Agriculture
Making the most of a meal
Flush-Free Fertilizer
Fast-flying fungal spores
Amphibians
Salamanders and Newts
Toads
Newts
Animals
Putting a Mouse on Pause
Sleepless at Sea
New Mammals
Behavior
Storing Memories before Bedtime
How Much Babies Know
Chimpanzee Hunting Tools
Birds
Rheas
Quails
Kingfishers
Chemistry and Materials
When frog gender flips
Smelly Traps for Lampreys
Popping to Perfection
Computers
Lighting goes digital
Hubble trouble doubled
The Earth-bound asteroid scientists saw coming
Dinosaurs and Fossils
Three strikes wiped out woolly mammoths
An Ancient Spider's Web
Downsized Dinosaurs
E Learning Jamaica
Results of GSAT are in schools this week
E Learning in Jamaica WIN PRIZES and try our Fun Animated Games
2014 GSAT Results for Jamaican Kids
Earth
Digging into a Tsunami Disaster
Watering the Air
Sky Dust Keeps Falling on Your Head
Environment
Nanosponges Soak Up Pollutants
Will Climate Change Depose Monarchs?
Ready, unplug, drive
Finding the Past
Words of the Distant Past
Stone Tablet May Solve Maya Mystery
Sahara Cemetery
Fish
Swordfish
Megamouth Sharks
Bass
Food and Nutrition
Eat Out, Eat Smart
Moving Good Fats from Fish to Mice
Allergies: From Bee Stings to Peanuts
GSAT English Rules
Whoever vs. Whomever
Finding Subjects and Verbs
Who vs. Whom
GSAT Exam Preparation Jamaica
E Learning in Jamaica WIN PRIZES and try our Fun Animated Games
Preparing for the GSAT Exam
10 Common Mistakes When Preparing for the GSAT Math Test
GSAT Exams Jamaica Scholarships
GSAT stars reap scholarship glory
Access denied - Disabled boy aces GSAT
GSAT Practice Papers | GSAT Mathematics | Maths
GSAT Mathematics
How to Slice a Cake Fairly
Math of the World
GSAT Mathematics Quiz, Teaching Math, teaching anxiety
Human Body
Gut Germs to the Rescue
Germ Zapper
From Stem Cell to Any Cell
Invertebrates
Crustaceans
Corals
Fleas
Mammals
Chipmunks
African Jackal
Kangaroos
Parents
How children learn
What Not to Say to Emerging Readers
The Surprising Meaning and Benefits of Nursery Rhymes
Physics
The Pressure of Scuba Diving
Echoes of a Stretched Egg
One ring around them all
Plants
Surprise Visitor
Sweet, Sticky Science
Fungus Hunt
Reptiles
Boa Constrictors
Lizards
Rattlesnakes
Space and Astronomy
Roving the Red Planet
Cousin Earth
Witnessing a Rare Venus Eclipse
Technology and Engineering
Shape Shifting
A Micro-Dose of Your Own Medicine
A Clean Getaway
The Parts of Speech
Countable and Uncountable Nouns
What is a Verb?
What is a Preposition?
Transportation
How to Fly Like a Bat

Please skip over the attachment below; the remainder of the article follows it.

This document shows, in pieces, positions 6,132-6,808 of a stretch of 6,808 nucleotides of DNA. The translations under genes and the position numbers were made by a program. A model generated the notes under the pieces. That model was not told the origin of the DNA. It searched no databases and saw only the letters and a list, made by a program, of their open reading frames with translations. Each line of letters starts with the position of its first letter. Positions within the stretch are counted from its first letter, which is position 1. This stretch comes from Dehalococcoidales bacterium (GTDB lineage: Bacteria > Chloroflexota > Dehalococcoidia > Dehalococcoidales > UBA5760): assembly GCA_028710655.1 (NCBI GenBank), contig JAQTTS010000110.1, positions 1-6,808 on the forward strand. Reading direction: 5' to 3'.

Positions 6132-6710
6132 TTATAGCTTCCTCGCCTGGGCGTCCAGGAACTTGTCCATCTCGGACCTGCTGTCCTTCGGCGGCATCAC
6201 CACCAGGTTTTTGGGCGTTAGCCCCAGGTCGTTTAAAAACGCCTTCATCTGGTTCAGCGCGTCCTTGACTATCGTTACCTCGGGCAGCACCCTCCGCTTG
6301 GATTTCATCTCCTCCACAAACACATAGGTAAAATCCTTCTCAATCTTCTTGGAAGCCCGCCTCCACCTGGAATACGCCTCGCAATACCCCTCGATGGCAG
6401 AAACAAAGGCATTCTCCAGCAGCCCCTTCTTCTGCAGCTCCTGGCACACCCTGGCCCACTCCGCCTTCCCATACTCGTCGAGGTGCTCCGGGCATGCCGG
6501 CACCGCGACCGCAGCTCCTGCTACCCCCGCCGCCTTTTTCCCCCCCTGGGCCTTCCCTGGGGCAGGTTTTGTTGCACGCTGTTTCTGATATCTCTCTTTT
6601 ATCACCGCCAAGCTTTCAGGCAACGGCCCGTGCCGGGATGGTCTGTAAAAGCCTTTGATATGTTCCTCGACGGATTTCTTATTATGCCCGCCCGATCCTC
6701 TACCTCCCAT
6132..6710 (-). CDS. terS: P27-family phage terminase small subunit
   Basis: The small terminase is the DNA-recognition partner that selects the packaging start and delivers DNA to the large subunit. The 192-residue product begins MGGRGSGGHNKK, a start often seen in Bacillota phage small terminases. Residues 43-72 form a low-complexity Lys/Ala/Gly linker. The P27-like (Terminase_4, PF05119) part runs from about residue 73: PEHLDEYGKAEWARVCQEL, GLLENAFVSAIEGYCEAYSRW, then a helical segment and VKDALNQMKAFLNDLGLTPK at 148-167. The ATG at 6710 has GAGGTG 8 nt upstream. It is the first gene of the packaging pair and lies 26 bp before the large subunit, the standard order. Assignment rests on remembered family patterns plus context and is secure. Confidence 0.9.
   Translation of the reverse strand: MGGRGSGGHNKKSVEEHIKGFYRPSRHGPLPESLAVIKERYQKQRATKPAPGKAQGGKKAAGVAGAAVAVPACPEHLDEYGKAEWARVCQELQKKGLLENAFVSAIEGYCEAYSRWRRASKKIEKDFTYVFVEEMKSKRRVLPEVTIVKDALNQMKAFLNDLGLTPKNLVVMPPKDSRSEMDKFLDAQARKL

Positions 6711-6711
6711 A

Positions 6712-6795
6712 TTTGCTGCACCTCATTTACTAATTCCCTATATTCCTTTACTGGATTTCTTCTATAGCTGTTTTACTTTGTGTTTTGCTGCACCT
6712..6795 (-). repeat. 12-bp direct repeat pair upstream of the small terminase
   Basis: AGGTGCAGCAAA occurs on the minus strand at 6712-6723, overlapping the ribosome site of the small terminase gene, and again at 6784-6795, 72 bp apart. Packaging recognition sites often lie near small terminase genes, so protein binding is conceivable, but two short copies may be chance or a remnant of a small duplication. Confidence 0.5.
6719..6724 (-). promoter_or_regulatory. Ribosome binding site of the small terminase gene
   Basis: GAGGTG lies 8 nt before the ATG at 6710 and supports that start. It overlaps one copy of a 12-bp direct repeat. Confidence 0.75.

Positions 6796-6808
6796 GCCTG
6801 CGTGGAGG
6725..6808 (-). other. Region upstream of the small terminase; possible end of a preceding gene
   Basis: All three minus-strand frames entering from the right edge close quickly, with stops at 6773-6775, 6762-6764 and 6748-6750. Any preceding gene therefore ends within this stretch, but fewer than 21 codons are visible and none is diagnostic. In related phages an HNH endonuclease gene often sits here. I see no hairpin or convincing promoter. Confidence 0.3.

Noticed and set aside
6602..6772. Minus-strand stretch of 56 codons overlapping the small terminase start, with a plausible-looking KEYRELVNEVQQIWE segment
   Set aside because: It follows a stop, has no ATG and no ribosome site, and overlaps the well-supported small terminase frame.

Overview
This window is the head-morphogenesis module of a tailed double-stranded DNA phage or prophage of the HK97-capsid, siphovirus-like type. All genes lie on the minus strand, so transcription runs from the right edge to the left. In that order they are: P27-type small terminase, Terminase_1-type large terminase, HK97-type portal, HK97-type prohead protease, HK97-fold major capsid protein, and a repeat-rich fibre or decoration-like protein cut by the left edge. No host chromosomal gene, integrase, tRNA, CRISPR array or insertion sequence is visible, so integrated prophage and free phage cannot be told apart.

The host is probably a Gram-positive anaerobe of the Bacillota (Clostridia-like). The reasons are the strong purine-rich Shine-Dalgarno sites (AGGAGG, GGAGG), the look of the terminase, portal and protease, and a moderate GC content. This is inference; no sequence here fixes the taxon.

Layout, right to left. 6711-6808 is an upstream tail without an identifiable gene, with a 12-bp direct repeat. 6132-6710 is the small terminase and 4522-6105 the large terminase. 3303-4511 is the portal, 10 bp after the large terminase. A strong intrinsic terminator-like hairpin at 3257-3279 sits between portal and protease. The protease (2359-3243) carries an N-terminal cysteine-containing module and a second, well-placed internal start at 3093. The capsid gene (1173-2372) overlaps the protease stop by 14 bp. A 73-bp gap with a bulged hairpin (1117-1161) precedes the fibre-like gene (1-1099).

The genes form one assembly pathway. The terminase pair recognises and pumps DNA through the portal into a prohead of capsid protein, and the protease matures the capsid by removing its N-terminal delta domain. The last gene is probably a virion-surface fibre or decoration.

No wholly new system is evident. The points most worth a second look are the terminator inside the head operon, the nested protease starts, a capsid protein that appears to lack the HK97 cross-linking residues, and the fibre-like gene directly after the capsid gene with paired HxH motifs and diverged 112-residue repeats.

Are Propellers Fin-ished?
Tinkering With the Basic Bike
Weather
Watering the Air
Arctic Melt
Polar Ice Feels the Heat
Add your Article

Bee Disease

Honeybees are disappearing for unknown reasons around the United States (See "Where Have All the Bees Gone?"). The decline has been drastic: Last winter, bees disappeared from 23 percent of American beekeeping businesses. Causes of the phenomenon, however, have remained a mystery. Now, scientists from several universities and the United States Department of Agriculture say they have a possible explanation for the bee decline, also called colony-collapse disorder. One suspect is a little-known virus called Israeli acute-paralysis virus (IAPV). The virus kills bees. Researchers in Israel first described it in 2004. But until now, bee experts hadn't paid much attention to it. When trying to find out why the bees were disappearing, a research team at Columbia University in New York City studied bee colonies both with and without symptoms of the collapse disorder. In each colony, the scientists looked for evidence of microbes living only in the sick colonies. Their search turned up large numbers of two types of fungi once suspected of causing colony-collapse disorder. The data, however, showed that the fungi were almost as common in colonies without symptoms of the disorder as they were in symptomfree colonies. The researchers concluded that the two fungi probably weren't the cause of the disorder. Studies of the presence of IAPV, however, were more revealing. In those studies, done by a team at Pennsylvania State University in University Park, the virus showed up in 83 percent of samples from colonies with symptoms. Only 5 percent of samples from symptomless colonies had it, reports lead researcher Diana Cox-Foster. Scientists still don't know whether IAPV can single-handedly cause colony-collapse disorder. One reason is that even if the virus is making colonies sick, it could have a partner in crime. It's possible, for instance, that mites or chemicals in the environment weaken bees, making them more likely to catch IAPV. Either way, scientists are encouraged. They now know that the presence of IAPV is a strong sign that a colony has the disorder. And they know how to screen colonies for IAPV. Scientists are still trying to figure out how IAPV came to the United States. Cox-Foster and her colleagues have found IAPV in living bees from Australia and in bee food from China. "This is the first record of the virus in North America," Cox-Foster says. The United States currently allows bee products to be imported from Canada, Australia, and New Zealand. If it turns out that this trade is spreading disease, the rules might eventually change.—Emily Sohn

Bee Disease
Bee Disease








Designed and Powered by HBJamaica.com™